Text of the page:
Every Little Bit Helps!
Simply being able to write a check for millions—or even billions—of dollars to help support issues you are passionate about would be wonderful, but it’s unfortunately not a reality for all but a lucky select few of us.
But that certainly doesn’t mean that we collectively can’t make a huge impact.
A classic example of this is the National Foundation for Infantile Paralysis, created by FDR to help combat polio. Making dimes the centerpiece of their fundraising campaigns, entertainer Eddie Cantor, appealing on behalf of the foundation, said: “The March of Dimes will enable all persons, even the children, to show our president that they are with him in this battle against this disease. Nearly everyone can send in a dime, or several dimes. However, it takes only 10 dimes to make a dollar and if a million people send only one dime, the total will be $100,000.”
What followed that year were more than 2.6 million dimes addressed to the White House—and an eventual polio vaccine.
For a more recent example, one needn’t look beyond much more than a month or so ago as evidence: Giving Tuesday 2016 raised $168 million from 156 million—an average of roughly $107.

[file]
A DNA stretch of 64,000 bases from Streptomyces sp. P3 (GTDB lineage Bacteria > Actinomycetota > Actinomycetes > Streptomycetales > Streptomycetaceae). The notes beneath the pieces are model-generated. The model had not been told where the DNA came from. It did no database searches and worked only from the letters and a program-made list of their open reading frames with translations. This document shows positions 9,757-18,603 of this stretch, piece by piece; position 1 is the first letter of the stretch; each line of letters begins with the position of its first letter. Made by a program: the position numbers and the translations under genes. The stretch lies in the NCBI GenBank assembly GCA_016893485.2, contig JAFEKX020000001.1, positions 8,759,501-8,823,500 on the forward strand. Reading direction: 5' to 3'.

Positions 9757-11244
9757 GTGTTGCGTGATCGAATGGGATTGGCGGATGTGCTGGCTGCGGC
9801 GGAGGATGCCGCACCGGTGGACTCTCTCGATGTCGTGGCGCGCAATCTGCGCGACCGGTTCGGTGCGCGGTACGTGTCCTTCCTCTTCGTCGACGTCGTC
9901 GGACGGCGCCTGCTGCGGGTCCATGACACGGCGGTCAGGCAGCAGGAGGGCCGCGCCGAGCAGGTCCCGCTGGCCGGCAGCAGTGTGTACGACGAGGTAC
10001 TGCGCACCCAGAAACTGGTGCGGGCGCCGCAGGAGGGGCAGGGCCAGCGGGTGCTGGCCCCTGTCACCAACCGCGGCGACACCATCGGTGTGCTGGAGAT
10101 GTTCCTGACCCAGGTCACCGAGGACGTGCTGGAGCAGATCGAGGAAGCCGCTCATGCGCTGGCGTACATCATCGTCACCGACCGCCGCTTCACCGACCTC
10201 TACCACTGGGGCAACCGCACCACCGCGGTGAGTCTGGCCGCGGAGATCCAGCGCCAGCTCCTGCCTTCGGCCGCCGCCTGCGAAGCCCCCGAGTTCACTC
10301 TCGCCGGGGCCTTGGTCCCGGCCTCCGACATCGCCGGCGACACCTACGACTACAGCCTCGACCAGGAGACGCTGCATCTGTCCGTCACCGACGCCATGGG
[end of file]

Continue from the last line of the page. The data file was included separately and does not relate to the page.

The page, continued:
And although they weren’t donating to a nonprofit, contributions to Bernie Sanders’ presidential campaign were said to average a mere $27. And while that number may be more symbolic than accurate, at its core it did prove that much can be accomplished with seemingly very little.
Those political contributions weren’t tax deductible, though—but your donations to your favorite nonprofits will be. And no matter how small, they will go a long way toward helping your favorite organizations accomplish their goals. Below are but a few example:
- $1 to the San Francisco–Marin Food Bank provides $5 worth of food
- $1 to the Food for Life Global provides five to seven hot vegan meals in India
- $15 to UNICEF can provide 20 packets of high-energy biscuits
- $25 to Little Kids Rock will sponsor weekly music lessons for a student for a year
- $1 per week to the United Way of Monroe County buys art supplies for 50 low-income teens participating in an after-school program
So next time you feel like you don’t have enough to make a difference with your donation, think again!